Every once in a while a book comes along that shakes up your perspective, and provides deep insights into your past and present.
This is one of those books.
Blue Truth by David Deida showed up out of nowhere, at a time when I’d been struggling with a sense of stagnancy in my craft, and with the path I’ve chosen through life.
It shone a fresh light on past experiences, deep hurts and traumas that I’d been unsuccessfully trying to figure out. And it points the way to new depth in my work and life, if I’m brave enough to dig into the sore spots and bleed it out on the page.
It’s the sort of book you read with a big knot in your stomach — and sometimes a choked feeling of nausea in your throat — because the stuff it’s pointing to is so viscerally true.
The author draws on some of the most practical aspects of Buddhist philosophy, but this is not a “new age” book.
Now there’s a phrase I find it difficult to utter without puking in my mouth. I went down that path in my early twenties, at the peak of my martial art days — sometimes to what I now see as an embarrassing extent. Sure, I found some interesting insights. But I also found a lot of total nonsense: elaborate theologies of dubious moral value, unsupported by any evidence. And I bought into it. I guess because I was young, and I wanted something cool and unusual to believe in.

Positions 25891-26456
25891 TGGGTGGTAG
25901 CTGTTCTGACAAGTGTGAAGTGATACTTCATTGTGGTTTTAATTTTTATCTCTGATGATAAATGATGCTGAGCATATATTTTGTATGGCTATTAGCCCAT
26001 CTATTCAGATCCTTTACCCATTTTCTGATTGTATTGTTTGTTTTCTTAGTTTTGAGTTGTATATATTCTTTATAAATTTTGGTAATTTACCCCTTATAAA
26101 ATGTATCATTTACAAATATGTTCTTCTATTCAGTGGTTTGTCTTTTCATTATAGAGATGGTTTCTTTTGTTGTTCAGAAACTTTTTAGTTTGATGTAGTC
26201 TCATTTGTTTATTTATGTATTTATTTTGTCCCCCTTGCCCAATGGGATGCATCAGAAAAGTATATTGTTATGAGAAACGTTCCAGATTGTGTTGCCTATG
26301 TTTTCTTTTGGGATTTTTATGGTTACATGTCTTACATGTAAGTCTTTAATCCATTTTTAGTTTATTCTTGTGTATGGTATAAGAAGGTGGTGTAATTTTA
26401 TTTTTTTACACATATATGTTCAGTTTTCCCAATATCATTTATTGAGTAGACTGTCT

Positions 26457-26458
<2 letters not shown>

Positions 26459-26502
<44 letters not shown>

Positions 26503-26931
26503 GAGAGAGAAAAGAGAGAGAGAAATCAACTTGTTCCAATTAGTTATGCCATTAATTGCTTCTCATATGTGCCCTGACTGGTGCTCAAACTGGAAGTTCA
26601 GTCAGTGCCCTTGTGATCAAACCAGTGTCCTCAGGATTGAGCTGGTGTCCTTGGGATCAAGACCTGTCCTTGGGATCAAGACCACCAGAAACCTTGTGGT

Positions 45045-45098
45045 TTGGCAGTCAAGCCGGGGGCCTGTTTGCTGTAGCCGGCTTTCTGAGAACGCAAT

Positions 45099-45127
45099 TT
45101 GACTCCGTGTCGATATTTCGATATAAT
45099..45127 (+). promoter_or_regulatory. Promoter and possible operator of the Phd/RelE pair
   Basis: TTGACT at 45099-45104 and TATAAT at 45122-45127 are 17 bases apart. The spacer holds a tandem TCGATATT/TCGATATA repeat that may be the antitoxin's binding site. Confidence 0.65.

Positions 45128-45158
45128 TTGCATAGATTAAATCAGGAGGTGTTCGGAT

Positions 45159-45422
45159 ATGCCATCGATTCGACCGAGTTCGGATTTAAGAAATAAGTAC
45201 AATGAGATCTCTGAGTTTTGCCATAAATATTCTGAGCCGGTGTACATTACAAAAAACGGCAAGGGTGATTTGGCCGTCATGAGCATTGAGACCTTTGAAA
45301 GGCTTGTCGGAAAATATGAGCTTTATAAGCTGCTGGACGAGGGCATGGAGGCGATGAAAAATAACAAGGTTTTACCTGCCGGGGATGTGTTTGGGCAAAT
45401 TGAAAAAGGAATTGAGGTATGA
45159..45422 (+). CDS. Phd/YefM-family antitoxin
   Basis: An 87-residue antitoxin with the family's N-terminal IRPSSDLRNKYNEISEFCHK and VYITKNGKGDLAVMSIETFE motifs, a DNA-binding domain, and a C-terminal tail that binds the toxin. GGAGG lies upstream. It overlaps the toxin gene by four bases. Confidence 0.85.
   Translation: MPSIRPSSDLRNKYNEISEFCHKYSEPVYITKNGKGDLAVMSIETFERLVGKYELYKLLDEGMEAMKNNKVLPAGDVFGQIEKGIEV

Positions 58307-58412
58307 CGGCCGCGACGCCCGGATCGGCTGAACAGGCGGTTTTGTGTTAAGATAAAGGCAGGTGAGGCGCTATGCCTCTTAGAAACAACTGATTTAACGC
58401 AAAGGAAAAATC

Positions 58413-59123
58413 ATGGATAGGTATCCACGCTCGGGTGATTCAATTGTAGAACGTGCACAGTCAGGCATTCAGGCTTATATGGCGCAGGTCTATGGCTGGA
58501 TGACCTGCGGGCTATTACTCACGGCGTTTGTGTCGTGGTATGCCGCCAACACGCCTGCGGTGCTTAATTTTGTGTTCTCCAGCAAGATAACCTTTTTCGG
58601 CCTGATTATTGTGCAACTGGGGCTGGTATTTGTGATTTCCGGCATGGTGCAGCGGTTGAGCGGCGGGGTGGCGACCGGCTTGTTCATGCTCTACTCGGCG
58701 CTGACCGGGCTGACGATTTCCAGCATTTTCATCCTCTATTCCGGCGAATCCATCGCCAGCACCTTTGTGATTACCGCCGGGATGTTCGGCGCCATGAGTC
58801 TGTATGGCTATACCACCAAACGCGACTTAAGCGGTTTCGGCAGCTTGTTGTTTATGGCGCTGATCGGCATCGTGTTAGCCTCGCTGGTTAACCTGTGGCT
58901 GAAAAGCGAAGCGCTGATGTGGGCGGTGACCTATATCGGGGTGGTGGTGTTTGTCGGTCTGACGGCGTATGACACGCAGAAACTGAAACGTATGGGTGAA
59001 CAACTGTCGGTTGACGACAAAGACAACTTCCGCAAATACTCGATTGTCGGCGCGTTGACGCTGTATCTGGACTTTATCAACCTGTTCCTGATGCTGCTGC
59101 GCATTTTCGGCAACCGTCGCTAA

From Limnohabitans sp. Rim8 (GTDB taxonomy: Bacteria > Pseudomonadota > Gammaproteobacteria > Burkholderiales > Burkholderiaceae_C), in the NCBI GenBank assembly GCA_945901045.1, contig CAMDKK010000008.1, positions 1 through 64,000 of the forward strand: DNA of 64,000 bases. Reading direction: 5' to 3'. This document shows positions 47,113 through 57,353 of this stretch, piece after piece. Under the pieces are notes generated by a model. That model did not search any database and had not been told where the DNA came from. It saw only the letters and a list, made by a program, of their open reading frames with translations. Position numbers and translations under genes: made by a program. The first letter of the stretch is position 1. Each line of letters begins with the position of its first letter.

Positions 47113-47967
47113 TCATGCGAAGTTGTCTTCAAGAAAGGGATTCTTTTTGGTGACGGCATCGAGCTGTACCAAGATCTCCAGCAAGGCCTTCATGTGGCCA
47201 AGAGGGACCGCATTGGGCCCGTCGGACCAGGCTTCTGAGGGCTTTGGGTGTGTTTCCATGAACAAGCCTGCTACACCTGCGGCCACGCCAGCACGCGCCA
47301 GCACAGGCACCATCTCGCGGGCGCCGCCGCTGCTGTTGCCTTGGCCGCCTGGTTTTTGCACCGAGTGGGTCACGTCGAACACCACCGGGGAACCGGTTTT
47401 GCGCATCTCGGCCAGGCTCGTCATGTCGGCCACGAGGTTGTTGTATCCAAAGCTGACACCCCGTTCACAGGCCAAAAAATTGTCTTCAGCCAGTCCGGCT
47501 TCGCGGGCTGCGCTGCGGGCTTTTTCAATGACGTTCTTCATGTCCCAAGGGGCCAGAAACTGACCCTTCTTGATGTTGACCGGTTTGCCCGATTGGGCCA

But the world could use a lot less conga drums and “singing bowls” — and we could certainly do without music that sounds like three dogs piddling in a tin. Shit like that is a distraction. It’s noise. And let’s be honest, it’s usually a lot of talentless people playing uncomplicated instruments very badly.
I didn’t know then that the real lessons, the hard lessons, are never easy. They’re the throws you don’t want to practice because they’re difficult. And the exercises you don’t want to do because they hurt and you suck at them. They’re never the things you want to hear.
I distrust anything that carries the label of “spiritual,” and I don’t subscribe to any religion. There’s no fluff or overblown theories about afterlives or pantheons of gods in Blue Truth. This stuff applies very much in the Now.
The author uses some rather eloquent and poetic writing to describe straightforward ideas that have often gone over my head in obscure Eastern texts. And Deida gives possibly the best description of what it means to live in the present moment than anything I’ve seen in Eastern philosophy, Zen, or the martial arts.
As a memory-obsessed writer I spend a lot of time living in the past — and living from my past. But the Now is all we have. And if we don’t hang out there, our lives just slip away.
This is definitely not a book for everyone. I don’t even think it would have been a book for me if I had picked it up 6 months ago.
But like everything exciting and new that I encounter, I want to pass it along to you, my faithful readers and internet coffee time companions. Because at least a few of you out there will be waiting for it.
What this book does contain is practical deep truths capable of kicking holes in your most closely held illusions — if you’re honest enough to reflect on them and take action.